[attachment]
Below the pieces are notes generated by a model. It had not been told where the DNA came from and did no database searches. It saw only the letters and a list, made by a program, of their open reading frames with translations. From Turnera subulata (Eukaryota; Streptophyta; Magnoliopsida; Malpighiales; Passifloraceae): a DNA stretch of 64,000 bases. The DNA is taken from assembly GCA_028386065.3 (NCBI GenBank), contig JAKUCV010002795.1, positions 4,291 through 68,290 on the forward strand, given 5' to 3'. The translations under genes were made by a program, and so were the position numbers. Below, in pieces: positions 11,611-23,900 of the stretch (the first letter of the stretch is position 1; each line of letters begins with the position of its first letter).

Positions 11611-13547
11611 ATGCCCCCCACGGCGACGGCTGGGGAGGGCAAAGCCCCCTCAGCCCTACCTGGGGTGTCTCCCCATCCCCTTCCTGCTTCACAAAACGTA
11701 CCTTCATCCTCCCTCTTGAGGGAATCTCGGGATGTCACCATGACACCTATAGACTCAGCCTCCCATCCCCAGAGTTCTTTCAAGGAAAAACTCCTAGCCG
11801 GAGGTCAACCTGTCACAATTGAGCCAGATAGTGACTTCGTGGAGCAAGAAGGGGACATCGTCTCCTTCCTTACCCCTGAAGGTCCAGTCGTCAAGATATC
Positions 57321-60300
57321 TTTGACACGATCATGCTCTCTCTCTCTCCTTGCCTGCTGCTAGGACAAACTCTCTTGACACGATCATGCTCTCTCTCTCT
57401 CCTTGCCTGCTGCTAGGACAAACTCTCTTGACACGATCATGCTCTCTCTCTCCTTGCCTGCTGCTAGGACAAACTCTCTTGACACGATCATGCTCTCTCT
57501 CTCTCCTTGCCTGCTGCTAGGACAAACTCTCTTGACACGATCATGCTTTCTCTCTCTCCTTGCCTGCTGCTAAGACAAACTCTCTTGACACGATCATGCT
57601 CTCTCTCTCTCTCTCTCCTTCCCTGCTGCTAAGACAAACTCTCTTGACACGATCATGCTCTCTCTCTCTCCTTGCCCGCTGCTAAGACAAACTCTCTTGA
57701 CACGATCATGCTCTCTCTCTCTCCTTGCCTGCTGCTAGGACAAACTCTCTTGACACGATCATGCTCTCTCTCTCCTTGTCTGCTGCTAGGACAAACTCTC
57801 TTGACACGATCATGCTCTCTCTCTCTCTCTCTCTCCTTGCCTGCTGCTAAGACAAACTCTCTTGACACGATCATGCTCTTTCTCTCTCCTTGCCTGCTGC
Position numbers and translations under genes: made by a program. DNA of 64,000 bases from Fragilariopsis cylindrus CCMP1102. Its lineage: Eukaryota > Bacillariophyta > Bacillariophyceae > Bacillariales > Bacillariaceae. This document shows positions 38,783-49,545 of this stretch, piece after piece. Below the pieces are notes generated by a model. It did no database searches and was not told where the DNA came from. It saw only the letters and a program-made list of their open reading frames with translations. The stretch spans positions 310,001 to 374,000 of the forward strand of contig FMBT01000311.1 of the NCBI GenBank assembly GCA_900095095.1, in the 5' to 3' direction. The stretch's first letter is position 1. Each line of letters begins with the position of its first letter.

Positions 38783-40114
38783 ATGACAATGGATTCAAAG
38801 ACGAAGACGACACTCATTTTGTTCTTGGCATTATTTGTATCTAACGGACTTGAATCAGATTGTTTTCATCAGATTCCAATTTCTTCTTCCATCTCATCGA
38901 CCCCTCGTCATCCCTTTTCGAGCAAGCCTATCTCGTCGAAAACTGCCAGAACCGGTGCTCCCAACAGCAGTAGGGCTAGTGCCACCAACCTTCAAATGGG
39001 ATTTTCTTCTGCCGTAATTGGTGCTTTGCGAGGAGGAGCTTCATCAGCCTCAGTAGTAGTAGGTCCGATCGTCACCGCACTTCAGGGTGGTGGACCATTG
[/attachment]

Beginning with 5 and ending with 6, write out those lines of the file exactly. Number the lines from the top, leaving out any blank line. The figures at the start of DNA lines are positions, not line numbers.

11801 GAGGTCAACCTGTCACAATTGAGCCAGATAGTGACTTCGTGGAGCAAGAAGGGGACATCGTCTCCTTCCTTACCCCTGAAGGTCCAGTCGTCAAGATATC
Positions 57321-60300